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The Theory of Disruptive Innovation

16 June 2012

CONFIDENTIAL CONFIDENTIAL

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DISCLAIMER
This presentation is neither an offer to sell nor a solicitation of any offer to purchase any securities, investment product or investment advisory services in any investment fund ("fund") described herein. Any such offer will be made pursuant to a formal offering memorandum to be furnished to prospective investors at a later date, which memorandum will contain more complete information necessary to make an investment decision, including the risks associated with investing in any fund. The information contained herein is subject to revision and completion. The historical performance information included herein may not be indicative of the performance of any fund, as past performance is not a guarantee of future results. Nothing contained herein should be relied upon by prospective investors as a promise or representation as to future performance of any fund. This presentation is private and confidential and is intended exclusively for the use of the person to whom it has been delivered by Rose Park Advisors LLC ("manager"). This presentation is not to be reproduced or redistributed to any other person without the prior written consent of the manager.

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Theory of Disruption

Identify Opportunities where Disruptive Innovations Enable New Entrants to Beat Successful Incumbents

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Three Variants of Disruptive Models

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Batting for Average and for Power


Disk Drive Industry: 1976-1994 Firms in this industry that sought growth via a disruptive strategy were 6x more likely to succeed and secured revenues 20x greater than competitors.
Likelihood of Success
Success Failure N/A

Disruptive Growth Strategies Substantially Increase New Entrant Odds of Success


Entrant Sales $70 $60 $50 $40 $30 $20 $10 $0 $62

6%

38% 53% 81%

Sustaining Strategy Disruptive Strategy

13% 9% 0% 50% 100%

$3 Sales (bn)

But if this is true, why wouldnt all investors seek to buy companies pursuing disruptive strategies? Often, disruptive companies initially have high P/E ratios and therefore seem expensive. An investor who can identify a true disruptive strategy in its infancy, will ultimately benefit from an average 37% CAGR in the decade following the disruptors IPO.
Disk Drive Industry Notes: Success = Disk drive companies that reached $100mn in sales at least 1 year between 1976-1994 Failure = Disk drive companies that failed to reach $100 million during this period, and subsequently exited the industry N/A: No verdict as of 1994 Sources: The Innovators Dilemma, pg. 145; The Innovators Solution, pg. 43.

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Decentralization Creates New Markets and Contexts of Use


Imaging: MRI, CT, PET Scanners
Clinics Offices Homes

High-speed multi-channel testers


Specialist physicians Personal physicians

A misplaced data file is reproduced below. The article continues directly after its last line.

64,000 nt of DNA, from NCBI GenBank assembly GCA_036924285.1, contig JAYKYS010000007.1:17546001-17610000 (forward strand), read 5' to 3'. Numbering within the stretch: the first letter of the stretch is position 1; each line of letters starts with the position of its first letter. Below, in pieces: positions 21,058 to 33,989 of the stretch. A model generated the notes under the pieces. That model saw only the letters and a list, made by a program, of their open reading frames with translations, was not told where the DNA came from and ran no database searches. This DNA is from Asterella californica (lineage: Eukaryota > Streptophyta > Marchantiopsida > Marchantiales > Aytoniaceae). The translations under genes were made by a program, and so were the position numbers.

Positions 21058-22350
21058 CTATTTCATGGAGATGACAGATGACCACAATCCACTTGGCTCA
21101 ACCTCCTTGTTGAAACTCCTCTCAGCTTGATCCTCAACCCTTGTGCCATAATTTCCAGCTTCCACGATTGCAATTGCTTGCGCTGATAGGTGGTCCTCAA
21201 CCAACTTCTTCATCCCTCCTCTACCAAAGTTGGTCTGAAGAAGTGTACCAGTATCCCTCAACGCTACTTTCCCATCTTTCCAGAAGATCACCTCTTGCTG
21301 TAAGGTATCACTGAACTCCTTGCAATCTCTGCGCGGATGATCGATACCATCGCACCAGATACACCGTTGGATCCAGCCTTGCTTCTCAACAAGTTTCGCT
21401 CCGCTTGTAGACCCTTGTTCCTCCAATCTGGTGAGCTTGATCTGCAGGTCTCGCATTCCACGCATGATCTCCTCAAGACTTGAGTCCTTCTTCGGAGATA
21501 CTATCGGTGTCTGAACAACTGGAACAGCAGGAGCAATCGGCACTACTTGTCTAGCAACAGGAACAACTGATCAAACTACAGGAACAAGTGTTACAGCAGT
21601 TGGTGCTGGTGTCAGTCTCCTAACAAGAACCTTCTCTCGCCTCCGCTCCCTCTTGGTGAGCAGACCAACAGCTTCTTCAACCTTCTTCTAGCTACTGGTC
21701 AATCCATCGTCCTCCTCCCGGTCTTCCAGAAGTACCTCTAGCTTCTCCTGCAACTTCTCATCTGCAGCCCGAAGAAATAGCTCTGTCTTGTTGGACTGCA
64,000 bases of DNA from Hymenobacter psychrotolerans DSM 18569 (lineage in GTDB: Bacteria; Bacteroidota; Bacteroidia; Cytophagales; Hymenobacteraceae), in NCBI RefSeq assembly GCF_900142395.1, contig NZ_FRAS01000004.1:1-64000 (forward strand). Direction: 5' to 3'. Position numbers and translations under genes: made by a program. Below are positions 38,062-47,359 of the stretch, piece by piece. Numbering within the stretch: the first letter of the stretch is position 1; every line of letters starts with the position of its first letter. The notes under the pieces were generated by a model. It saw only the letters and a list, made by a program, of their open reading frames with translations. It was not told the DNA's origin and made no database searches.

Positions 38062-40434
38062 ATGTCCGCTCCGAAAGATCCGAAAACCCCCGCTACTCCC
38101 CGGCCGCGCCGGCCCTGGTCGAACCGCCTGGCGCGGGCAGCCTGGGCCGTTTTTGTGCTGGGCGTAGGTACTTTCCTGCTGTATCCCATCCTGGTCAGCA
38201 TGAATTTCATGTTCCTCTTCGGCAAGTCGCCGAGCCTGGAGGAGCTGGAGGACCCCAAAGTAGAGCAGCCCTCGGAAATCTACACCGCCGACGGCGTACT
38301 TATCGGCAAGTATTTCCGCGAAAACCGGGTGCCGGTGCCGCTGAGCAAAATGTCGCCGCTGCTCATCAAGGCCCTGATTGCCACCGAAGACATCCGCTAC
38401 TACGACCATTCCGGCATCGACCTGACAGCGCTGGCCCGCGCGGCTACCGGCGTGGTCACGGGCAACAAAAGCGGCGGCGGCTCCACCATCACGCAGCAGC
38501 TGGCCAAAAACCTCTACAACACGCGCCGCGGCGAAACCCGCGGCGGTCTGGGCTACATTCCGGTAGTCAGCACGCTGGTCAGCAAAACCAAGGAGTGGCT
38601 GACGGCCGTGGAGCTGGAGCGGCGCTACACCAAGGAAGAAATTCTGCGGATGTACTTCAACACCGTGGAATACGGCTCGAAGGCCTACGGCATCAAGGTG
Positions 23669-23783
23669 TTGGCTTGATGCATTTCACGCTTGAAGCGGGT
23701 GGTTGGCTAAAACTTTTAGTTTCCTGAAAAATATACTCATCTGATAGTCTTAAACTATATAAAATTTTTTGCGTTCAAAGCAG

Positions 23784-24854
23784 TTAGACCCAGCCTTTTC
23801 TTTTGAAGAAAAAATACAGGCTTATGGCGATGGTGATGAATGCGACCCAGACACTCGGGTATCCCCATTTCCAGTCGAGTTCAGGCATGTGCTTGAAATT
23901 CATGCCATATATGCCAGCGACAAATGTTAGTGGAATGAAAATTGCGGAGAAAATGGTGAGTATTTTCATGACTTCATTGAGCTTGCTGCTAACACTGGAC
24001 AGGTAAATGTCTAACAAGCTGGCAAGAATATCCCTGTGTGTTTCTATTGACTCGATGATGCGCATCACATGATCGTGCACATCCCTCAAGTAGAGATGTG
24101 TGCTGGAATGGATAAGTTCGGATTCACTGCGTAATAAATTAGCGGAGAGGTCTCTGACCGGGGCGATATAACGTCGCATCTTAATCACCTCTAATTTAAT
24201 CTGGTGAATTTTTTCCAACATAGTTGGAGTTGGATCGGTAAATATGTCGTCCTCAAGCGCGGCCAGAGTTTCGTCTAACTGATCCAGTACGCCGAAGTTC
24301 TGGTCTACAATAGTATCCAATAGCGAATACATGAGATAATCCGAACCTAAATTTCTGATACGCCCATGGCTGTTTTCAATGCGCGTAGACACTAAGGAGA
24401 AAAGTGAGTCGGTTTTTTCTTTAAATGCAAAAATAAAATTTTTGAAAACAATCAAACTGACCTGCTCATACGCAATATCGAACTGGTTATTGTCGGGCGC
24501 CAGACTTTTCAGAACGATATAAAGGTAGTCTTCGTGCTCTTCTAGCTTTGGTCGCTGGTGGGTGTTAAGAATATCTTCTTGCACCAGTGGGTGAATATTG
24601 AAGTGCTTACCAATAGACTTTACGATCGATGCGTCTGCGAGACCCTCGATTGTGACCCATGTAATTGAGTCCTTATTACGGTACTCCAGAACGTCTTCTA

Surgical suites

Nurse practitioners

Pharmacists

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Low End Disruption: Steel Minimills

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Outsourcing Often Sets in Motion Business Model Liquidation (I)


Dell
Brand Product design Supply chain & logistics Computer assembly Mother boards

AsusTek
Brand Product design Supply chain & logistics Computer assembly Mother boards Simple circuit boards

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Outsourcing Often Sets in Motion Business Model Liquidation (II)


Customer
IT Departments Automobile OEMs Integrated Circuit Cos Commercial Banks Wall Street Analysts Big Pharma, Biotech?

Supplier
TCS, Infosys, Wipro Tier One Suppliers TSMC, UMC, Samsung State Street, First Data Bloomberg CROs, CMOs, Startups?

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Three Variants of Disruptive Models


New Markets
Create new products or services to satisfy existing jobs of overshot customers Creates net-new growth

New Contexts
Bring the consumption of existing goods or services to new contexts Creates net-new growth

New Models
Allow a new entrant to find attractive existing markets that are unattractive to incumbents Is immediately cannibalistic but generally nobody cares Steel mini-mills eCommerce

Personal computers Medical Devices

Cell phones Mobile computing

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The Basis of Competition Determines Correct Product or Service Architecture


Performance

Compete by improving functionality & reliability

Compete by improving speed, responsiveness and customization

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Emergent Modularity: Computer Industry Example


1960 - 1980
Equipment Materials Components

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1990 Present

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Teradyne, Nikon, Canon, Applied Materials, Millipore, etc. Monsanto, Sumitomo Metals, Komatsu, Shipley, etc. Intel, Komag, etc. Digital Equipment Apple Computer Dell, HP, Quanta, Acer Microsoft Best Buy Geek Squad

Sales & distribution Field service

Control Data

Product design & assembly Operating system & applications software

IBM

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The Law Of Conservation Of Attractive Profits


De-Commoditization: services & products that make use of the product more effective Add features Commoditization thru modularity, over-shooting

Copy features De-Commoditization: sub-systems that drive the performance of the modular product

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